“It’s real fun. Our kids get really excited about it,” Johnson said. “It’s one of the things they look forward to most every year.”
And the event also influences the direction of young people’s lives, he added.
“One young man said he felt he was being called to the ministry by experiencing the weekend. He felt like God was calling him to do the things he was doing there, whether it was through missions or ministry in a church, he felt God was calling him. We also had a student who surrendered to missions through the weekend, which he shared with the church the following Sunday,” he said. “Numerous students talk about how it opens their eyes to see what starvation is like, even after only 30 hours, they are tired and hungry and the thought of having to go days without food really hits home. It’s really interesting to see how God moves through all of it.”
The f30 event engages students from sixth grade through college but the church also has started an “f15” emphasis, a 15-hour fast that focuses on children from kindergarten through fifth grade.
Jim Brown, U.S. director for Baptist Global Response, an international relief and development organization, hopes other congregations will adopt the f30 and f15 events as their own.
“Immanuel’s f30 event was far more than just a youth event to benefit world hunger ministries,” said Brown, who spoke during the fast and then shared with the entire congregation on Sunday morning. “They involve the whole church — children through adults — and it meets a wide range of needs in both the church and community.”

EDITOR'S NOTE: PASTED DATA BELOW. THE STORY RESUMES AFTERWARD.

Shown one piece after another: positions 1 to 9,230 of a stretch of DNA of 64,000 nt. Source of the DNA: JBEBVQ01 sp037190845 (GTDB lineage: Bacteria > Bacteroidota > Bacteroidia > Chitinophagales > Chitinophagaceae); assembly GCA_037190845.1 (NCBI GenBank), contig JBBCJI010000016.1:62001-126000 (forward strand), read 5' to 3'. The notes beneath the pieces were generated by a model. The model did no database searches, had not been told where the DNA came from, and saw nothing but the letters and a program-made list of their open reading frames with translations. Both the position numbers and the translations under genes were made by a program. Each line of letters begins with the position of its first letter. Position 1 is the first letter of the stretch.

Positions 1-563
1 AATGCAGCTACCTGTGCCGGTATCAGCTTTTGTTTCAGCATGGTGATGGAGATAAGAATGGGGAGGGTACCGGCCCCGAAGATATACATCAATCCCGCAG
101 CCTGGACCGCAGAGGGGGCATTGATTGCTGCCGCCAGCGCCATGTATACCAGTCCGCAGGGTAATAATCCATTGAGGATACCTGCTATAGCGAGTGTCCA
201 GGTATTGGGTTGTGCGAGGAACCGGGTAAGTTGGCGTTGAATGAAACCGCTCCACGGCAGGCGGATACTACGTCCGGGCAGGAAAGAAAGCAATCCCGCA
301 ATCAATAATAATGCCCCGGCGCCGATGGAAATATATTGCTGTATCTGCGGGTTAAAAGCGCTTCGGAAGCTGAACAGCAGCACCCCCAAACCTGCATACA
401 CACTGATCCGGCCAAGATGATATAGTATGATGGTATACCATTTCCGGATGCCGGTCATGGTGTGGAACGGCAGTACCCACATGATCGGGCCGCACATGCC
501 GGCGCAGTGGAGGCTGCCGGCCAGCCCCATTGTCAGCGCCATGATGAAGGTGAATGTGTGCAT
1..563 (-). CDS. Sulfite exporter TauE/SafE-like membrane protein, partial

A holistic effort like the f30 event not only creates awareness about the world hunger crisis and raises money to help, but it also engages Christians in mission, deepens their discipleship, helps churches grow and ministers in the name of Christ to the entire community, Brown said.
“The f30 event not only raised money for a good cause, but a period of fasting also is a great time for teaching spiritual truth,” he added. “It’s been a long time since many churches have had a world hunger event like this, but the global hunger crisis hasn’t gone away. We’d like to see congregations everywhere get involved again in stamping out hunger.”
Southern Baptist churches will observe World Hunger Sunday on Oct. 11, 2009. For information about conducting your own event to benefit the Southern Baptist World Hunger Fund, visit worldhungerfund.com. Mark Kelly is an assistant editor with Baptist Press.